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While alarms were being sounded on Capitol Hill about the dire state of the FDA after a recent Science Board report said American lives are at risk, and a Government Accountability Office (GAO) investigation confirmed the agency's incapacity to intercept contaminated medical imports, the Bush administration in February proposed a 5.7% budget increase. Last year, the FDA got an 11% increase.

The new budget request, sure to be dismembered in the Congress, was immediately assailed by critics, including highly regarded former FDA associate commissioner for policy William Hubbard. Speaking for the Alliance for a Stronger FDA, he said: “The amount in the administration's proposed budget is not only inadequate, it is barely half of what FDA needs just to keep pace with inflation.”

The unreality straddling the political divide on Super Tuesday Eve had commissioner Andrew von Eschenbach, a Bush family friend, loyally declaring that the budget request “enables us to continue development of the staff and programs necessary to safeguard the food we eat and improve the safety and development of drugs, vaccines, devices, and other medical products.” Characteristically, the agency offered no details to substantiate this Alice in Wonderland assessment.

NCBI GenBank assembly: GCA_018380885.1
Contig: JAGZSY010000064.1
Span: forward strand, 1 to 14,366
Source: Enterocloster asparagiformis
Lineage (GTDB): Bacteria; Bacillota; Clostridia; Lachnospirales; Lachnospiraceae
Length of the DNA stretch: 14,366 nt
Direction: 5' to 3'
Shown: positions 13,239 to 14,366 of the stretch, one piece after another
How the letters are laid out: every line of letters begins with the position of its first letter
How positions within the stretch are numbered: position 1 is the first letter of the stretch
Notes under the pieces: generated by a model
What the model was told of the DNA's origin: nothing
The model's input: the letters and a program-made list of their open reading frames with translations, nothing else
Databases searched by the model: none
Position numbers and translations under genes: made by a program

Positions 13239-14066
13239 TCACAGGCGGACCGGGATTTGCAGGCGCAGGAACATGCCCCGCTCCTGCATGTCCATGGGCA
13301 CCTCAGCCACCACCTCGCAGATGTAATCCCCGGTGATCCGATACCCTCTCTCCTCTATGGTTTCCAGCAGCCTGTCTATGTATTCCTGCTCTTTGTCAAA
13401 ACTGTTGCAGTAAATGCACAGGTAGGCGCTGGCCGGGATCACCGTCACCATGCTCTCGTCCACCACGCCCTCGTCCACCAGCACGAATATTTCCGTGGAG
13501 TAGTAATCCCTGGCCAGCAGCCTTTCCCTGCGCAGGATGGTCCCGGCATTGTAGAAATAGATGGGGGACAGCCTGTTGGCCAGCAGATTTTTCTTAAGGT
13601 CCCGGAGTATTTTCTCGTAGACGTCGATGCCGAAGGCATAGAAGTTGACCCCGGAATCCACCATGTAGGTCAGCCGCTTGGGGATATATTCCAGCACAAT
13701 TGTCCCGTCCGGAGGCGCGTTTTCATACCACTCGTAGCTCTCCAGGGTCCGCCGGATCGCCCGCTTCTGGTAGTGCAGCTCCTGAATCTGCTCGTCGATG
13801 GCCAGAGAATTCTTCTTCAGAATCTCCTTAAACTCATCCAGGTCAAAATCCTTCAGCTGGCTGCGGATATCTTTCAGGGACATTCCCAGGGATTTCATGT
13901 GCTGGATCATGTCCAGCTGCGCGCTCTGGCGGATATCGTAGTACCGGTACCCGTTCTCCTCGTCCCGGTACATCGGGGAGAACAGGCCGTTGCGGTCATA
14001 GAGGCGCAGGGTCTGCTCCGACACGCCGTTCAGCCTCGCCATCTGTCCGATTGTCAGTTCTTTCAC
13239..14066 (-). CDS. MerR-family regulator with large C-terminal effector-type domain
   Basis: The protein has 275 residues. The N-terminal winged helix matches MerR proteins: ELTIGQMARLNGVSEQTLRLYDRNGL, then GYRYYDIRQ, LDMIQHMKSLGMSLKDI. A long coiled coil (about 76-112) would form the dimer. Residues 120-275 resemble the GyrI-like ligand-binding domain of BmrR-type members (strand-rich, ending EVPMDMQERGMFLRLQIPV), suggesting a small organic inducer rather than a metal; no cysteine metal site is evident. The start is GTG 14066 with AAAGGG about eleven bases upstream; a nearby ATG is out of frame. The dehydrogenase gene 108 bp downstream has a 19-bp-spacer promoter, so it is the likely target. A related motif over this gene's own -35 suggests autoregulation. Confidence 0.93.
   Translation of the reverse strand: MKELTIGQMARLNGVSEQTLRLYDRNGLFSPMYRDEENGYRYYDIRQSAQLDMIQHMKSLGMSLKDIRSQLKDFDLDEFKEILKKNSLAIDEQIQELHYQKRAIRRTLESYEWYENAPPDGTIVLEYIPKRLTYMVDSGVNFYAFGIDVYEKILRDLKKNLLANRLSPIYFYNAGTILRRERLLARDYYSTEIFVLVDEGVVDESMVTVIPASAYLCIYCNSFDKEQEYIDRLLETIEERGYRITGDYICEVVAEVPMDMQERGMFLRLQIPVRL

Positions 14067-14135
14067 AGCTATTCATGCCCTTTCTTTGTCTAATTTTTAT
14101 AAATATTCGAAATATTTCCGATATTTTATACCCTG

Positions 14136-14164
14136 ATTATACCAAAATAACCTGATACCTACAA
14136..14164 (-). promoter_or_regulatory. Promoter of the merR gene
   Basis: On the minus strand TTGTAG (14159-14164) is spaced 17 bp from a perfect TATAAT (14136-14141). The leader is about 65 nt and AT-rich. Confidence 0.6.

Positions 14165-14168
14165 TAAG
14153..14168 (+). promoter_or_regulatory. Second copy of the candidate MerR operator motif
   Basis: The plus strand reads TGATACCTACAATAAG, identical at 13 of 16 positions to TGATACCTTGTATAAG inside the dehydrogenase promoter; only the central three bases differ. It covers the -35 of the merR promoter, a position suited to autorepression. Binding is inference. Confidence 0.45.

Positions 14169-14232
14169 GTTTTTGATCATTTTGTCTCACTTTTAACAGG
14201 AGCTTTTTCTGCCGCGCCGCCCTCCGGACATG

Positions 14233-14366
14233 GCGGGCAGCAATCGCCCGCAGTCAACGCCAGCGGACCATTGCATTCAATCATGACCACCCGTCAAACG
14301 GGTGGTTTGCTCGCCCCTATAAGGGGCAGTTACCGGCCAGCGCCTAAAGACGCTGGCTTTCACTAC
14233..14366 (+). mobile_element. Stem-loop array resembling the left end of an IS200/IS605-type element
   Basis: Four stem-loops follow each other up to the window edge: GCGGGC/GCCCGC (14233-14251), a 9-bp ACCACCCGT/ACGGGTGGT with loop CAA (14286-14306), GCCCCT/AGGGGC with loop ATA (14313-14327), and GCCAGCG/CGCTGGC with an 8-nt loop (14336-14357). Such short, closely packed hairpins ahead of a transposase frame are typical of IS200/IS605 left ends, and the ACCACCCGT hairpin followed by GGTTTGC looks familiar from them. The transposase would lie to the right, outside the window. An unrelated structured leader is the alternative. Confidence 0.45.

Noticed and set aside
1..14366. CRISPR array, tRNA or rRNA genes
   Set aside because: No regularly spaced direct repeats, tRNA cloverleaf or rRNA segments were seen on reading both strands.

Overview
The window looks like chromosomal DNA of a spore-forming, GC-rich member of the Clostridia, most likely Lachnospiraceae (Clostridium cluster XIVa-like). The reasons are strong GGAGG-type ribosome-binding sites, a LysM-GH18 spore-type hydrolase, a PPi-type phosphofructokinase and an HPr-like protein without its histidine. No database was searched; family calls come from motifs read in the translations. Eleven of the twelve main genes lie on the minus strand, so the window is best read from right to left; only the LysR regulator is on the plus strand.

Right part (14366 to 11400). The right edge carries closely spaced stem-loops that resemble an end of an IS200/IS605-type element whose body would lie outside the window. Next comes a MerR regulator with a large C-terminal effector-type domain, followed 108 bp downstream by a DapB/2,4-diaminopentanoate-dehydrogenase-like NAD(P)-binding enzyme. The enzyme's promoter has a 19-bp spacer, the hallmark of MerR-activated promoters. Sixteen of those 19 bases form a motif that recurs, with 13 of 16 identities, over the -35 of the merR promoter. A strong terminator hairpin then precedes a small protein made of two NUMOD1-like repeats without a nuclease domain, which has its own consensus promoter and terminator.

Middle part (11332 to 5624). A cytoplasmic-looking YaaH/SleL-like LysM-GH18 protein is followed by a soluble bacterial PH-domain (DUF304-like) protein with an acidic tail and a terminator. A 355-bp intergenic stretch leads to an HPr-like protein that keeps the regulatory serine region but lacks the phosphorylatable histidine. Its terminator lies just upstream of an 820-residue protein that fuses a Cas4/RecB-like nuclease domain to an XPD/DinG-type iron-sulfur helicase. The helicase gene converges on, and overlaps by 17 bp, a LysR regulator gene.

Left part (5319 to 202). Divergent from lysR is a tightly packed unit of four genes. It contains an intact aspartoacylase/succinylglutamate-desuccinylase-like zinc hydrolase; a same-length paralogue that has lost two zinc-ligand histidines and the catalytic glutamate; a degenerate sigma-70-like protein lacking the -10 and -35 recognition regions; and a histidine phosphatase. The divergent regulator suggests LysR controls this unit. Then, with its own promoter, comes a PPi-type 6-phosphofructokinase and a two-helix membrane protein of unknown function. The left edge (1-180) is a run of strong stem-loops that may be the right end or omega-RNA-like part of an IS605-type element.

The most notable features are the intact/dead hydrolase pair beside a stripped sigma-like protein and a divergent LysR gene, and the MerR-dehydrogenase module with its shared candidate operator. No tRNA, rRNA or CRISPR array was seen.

Presumably motivated by the Science Board and GAO findings, Rep. Henry Waxman (D-CA) and Sen. Edward Kennedy (D-MA) had earlier written the GAO seeking a top-to-bottom resource review of the FDA, including an examination of its thinning staff and other resources necessary for it to oversee foods, drugs, biologics and devices.

The FDA is in crisis. But, given the highly charged political climate through November and this commissioner's partisanship, expect the agency's woes to deepen, along with the public's unhappiness with it.

Dickinson is editor of Dickinson's FDA Webview (fdaweb.com)

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